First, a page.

KAMLOOPS - A decrease in duties for auxiliary RCMP offers could lead to higher costs for the city.
City councillors and staff recently discussed the RCMP decision to cut back on what auxiliary police will be able to do.
Coun. Arjun Singh says he’s concerned about the effects of the new rules. The 2015 community safety report shows auxiliary police volunteering 6,500 hours of work in a variety of duties, from community events to bike patrols to post-Blazers game traffic control.
The RCMP are considering changes to the role auxiliary police play following safety concerns after an auxiliary officer was shot in Alberta. Singh says he understands the concerns, but notes reaction needs to be balanced.
“Sometimes what happens is when bad things happen the response is overblown,” he says, noting he believes that type of reaction may cost the city in cash and volunteer hours. “My concern is our auxiliary police program performs a lot of useful services locally. With these changes, would we have to find some other people to do these services?”
He says the city could also see increased costs if more bylaw or police officers are required.
Community Safety Director David Duckworth says the costs to the city are not the only issue that could come of more regulation to the auxiliary program. While he’s uncertain what restrictions will be in place, it’s likely to make it more difficult to recruit volunteers to a program the city finds useful.
The program requires 160 hours annually spent on auxiliary work, and he’s not sure people will see the duties they’re allowed to do as worth their time.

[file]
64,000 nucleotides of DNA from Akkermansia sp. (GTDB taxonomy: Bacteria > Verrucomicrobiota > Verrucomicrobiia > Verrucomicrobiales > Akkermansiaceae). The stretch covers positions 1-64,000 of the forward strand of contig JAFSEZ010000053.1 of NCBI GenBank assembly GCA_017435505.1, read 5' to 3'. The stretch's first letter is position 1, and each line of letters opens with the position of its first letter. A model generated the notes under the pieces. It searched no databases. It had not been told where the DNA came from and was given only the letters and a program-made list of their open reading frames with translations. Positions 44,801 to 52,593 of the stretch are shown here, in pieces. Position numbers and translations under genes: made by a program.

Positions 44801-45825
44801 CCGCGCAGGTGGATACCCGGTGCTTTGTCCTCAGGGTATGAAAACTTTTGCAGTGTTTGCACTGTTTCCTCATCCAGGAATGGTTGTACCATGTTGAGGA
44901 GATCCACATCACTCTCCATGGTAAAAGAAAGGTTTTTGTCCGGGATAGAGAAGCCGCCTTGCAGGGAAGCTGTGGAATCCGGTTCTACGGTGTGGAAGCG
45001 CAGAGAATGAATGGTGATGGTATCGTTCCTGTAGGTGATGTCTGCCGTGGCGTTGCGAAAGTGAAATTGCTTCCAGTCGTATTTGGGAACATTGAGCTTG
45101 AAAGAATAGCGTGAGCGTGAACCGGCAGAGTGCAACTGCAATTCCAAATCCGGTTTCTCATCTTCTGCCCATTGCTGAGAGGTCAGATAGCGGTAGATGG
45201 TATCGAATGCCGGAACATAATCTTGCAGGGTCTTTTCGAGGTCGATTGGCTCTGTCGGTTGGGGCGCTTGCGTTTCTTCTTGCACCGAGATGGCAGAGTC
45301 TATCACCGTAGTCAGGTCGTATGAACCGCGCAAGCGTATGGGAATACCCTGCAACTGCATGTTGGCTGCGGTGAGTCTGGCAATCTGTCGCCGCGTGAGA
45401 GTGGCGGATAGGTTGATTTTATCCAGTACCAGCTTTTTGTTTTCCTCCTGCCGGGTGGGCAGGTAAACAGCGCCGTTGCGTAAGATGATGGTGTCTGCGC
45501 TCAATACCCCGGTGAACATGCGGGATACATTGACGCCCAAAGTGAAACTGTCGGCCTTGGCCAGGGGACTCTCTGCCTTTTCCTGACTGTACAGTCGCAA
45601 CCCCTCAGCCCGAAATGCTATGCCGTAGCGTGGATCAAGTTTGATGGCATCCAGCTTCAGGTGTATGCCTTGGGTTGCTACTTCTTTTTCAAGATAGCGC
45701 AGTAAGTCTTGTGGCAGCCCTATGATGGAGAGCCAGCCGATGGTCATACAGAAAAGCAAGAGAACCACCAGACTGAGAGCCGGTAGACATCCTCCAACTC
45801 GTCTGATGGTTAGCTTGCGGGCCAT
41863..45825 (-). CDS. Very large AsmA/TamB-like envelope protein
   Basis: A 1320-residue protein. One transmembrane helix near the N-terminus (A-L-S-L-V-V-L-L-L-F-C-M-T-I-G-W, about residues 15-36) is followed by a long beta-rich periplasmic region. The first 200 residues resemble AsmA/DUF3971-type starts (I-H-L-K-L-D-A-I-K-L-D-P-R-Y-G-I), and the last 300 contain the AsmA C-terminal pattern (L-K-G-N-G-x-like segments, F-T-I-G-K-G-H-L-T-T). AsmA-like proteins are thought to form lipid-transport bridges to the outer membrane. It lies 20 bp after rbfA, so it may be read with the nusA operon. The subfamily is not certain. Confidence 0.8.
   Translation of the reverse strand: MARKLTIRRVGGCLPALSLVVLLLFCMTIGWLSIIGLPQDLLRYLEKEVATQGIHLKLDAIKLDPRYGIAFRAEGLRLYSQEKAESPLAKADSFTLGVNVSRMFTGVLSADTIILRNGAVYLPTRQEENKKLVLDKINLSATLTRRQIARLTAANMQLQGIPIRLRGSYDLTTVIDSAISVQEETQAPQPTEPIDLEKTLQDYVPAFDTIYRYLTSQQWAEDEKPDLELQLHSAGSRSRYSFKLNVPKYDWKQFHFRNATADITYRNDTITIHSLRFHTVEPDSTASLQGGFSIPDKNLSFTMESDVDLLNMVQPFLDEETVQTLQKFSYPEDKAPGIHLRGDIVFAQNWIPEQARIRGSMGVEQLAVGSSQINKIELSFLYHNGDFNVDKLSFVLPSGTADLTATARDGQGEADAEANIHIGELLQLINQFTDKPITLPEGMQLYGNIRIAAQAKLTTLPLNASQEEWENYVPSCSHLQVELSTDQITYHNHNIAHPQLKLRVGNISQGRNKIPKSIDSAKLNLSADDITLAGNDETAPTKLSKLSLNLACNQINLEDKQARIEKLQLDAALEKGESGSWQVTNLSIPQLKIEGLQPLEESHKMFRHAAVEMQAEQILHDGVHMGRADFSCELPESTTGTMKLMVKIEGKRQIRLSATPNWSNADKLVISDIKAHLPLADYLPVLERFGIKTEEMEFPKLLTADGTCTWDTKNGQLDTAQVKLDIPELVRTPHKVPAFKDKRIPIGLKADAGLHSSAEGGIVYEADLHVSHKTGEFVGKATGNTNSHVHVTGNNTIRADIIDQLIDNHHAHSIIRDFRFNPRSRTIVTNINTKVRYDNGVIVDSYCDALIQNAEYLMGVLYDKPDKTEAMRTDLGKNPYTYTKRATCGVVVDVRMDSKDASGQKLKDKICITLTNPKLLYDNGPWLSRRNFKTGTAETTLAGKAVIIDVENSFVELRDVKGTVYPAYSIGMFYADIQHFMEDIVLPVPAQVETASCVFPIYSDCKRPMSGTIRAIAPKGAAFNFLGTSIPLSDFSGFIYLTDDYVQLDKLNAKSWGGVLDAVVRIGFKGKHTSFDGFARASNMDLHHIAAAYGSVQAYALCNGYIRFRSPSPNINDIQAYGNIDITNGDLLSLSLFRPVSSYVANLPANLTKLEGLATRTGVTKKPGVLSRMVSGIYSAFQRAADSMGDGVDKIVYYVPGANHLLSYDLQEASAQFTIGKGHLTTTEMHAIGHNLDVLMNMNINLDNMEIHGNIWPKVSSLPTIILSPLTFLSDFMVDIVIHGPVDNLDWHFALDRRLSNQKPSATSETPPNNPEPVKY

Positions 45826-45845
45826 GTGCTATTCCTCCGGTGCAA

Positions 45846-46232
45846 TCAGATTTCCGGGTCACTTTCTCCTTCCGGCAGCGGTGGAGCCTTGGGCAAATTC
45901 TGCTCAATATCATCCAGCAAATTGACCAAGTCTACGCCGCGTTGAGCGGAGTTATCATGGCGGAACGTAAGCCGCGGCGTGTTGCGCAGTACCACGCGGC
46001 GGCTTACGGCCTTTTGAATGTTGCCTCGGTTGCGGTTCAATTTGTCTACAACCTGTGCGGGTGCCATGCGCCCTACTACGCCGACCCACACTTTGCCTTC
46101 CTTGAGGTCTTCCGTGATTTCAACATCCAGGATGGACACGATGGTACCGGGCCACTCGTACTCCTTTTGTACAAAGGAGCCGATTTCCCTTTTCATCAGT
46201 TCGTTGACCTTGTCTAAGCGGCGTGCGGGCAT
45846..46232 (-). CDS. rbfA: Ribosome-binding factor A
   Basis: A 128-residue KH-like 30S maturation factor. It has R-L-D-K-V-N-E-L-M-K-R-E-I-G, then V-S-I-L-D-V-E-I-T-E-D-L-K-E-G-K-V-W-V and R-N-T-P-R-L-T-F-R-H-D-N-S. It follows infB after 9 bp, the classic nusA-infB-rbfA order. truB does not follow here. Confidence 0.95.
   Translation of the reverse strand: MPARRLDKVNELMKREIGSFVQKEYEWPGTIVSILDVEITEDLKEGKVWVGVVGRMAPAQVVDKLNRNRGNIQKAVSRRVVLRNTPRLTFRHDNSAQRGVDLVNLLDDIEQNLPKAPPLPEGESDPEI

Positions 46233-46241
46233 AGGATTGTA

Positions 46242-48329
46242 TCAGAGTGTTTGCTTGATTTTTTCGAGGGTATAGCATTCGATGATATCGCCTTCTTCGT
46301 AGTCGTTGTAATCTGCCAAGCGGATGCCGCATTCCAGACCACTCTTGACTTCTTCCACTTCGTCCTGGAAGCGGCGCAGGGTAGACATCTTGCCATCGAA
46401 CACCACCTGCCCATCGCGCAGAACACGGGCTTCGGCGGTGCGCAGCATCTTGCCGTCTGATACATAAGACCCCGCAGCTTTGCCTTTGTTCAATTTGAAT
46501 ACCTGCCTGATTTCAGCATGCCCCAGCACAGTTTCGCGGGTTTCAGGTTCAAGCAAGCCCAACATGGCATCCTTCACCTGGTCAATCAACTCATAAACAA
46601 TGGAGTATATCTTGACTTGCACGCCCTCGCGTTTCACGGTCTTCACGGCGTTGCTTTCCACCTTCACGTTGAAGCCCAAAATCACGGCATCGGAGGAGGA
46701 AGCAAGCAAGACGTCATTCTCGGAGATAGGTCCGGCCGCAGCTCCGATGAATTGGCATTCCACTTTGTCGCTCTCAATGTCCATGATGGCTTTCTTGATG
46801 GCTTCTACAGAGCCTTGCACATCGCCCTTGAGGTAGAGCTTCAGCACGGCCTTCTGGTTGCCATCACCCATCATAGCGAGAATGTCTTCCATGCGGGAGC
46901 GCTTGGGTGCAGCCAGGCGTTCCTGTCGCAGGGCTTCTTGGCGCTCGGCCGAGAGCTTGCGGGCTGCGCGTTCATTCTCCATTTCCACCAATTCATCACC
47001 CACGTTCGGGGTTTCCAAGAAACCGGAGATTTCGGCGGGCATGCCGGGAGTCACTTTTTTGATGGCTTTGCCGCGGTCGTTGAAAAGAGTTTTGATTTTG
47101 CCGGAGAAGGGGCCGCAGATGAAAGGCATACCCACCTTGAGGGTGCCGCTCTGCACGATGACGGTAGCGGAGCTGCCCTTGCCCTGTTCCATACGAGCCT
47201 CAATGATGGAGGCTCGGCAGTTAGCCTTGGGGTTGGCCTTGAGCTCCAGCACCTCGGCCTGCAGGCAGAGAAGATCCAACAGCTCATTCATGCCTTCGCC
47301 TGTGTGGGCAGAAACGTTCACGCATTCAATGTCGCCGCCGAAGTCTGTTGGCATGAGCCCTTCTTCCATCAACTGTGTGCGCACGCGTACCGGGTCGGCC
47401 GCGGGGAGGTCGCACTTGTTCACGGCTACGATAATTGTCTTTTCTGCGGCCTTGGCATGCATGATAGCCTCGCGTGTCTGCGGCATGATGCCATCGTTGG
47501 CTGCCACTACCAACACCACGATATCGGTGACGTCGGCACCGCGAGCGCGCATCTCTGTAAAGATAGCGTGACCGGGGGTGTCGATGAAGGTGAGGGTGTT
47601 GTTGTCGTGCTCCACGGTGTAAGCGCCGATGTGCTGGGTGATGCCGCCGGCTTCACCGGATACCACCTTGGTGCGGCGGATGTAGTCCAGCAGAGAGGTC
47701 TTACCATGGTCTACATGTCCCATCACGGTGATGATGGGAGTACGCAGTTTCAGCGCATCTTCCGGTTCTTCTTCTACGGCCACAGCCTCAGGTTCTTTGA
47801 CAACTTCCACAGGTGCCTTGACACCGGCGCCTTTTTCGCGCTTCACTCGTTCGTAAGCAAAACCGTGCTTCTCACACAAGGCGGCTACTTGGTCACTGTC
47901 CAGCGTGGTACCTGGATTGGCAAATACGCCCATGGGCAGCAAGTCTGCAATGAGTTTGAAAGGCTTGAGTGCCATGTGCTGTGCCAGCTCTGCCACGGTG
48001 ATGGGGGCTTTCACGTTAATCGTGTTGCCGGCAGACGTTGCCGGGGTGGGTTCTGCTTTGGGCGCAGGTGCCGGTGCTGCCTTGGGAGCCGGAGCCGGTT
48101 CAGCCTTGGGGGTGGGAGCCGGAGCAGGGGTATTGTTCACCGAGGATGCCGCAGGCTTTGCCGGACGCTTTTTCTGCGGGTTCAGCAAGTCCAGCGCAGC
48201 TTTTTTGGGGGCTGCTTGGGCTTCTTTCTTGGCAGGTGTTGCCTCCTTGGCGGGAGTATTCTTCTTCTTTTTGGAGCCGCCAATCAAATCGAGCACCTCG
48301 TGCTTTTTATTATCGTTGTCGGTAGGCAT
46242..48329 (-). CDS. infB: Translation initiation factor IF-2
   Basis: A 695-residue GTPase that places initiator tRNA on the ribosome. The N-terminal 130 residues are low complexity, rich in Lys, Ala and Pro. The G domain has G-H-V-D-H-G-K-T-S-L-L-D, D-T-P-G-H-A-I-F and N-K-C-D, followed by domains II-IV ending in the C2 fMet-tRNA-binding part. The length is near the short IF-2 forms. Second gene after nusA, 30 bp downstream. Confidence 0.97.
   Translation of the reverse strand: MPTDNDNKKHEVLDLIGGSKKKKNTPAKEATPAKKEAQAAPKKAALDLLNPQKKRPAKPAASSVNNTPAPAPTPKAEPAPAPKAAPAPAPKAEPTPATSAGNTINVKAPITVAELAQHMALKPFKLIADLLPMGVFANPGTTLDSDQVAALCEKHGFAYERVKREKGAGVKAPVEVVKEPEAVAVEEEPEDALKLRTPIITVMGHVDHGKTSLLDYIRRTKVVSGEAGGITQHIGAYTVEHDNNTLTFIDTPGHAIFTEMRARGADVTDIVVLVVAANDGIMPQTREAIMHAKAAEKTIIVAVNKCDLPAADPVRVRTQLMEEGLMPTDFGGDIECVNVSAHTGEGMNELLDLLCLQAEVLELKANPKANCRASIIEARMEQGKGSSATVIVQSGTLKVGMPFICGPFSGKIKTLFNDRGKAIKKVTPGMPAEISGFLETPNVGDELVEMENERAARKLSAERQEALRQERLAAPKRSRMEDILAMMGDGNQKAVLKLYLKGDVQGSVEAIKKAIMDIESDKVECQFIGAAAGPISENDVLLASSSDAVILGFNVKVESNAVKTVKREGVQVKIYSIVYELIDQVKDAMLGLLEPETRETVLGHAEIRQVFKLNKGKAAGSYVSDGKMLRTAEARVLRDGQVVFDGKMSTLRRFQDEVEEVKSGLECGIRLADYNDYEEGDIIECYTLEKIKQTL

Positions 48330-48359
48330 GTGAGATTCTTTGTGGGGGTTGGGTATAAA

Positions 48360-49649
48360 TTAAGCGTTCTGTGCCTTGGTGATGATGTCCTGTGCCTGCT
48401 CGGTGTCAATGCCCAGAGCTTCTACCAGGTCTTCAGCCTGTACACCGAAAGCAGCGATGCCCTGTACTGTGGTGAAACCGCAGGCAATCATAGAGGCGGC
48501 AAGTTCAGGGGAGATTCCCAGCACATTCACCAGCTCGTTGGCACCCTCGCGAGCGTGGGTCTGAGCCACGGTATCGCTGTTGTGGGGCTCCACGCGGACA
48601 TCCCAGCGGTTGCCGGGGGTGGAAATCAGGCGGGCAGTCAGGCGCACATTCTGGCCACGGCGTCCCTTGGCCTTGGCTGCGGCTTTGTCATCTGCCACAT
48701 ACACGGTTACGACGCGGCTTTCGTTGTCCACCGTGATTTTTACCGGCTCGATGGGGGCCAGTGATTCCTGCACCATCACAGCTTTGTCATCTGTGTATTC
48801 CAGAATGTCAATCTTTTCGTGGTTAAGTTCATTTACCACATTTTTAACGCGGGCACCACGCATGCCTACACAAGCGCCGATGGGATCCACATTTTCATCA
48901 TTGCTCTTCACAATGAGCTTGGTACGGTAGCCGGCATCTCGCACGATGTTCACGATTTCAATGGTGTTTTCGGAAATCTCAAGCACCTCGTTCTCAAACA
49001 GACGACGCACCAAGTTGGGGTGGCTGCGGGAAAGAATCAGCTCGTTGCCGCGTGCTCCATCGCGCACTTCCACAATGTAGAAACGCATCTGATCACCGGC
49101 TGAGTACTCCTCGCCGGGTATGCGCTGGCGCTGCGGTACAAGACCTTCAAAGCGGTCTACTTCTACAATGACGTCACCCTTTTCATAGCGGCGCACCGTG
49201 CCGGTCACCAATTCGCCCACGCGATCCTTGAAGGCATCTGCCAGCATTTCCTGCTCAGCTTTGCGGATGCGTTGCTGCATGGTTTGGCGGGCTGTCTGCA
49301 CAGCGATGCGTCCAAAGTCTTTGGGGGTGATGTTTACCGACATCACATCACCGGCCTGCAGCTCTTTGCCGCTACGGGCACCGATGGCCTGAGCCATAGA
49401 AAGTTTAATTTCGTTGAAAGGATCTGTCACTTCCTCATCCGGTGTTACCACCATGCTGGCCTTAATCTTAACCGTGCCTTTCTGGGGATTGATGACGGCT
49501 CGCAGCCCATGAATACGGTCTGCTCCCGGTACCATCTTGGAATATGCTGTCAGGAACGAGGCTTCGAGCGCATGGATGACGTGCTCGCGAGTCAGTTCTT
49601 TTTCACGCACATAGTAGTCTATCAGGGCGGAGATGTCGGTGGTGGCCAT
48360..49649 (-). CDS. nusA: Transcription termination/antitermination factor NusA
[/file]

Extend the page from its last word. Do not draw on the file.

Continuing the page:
“It’s getting more difficult to recruit volunteers for our municipal programs,” Duckworth says. “This just adds in one extra thing that makes it more difficult to recruit volunteers.”
It may also impact younger people looking to pursue a career in law enforcement, because auxiliary work is a good work experience leading to that type of career, he says.
In a recent council meeting Singh suggested a letter to the RCMP, possibly from the Union of B.C. Municipalities. Because the RCMP haven’t finalized regulations and he hasn’t spoken to the local police detachment yet, Singh says a letter isn’t happening immediately.
“When we have some police committee meetings we’ll be able to explore this further,” Singh says.
Duckworth says the issue will be brought back to council when the city knows more about what the RCMP plans to do.
“There’s probably more unknowns than knowns right now,” he says. “We’ll monitor it and we’ll take it back to council as we know the full magnitude of the impact.”
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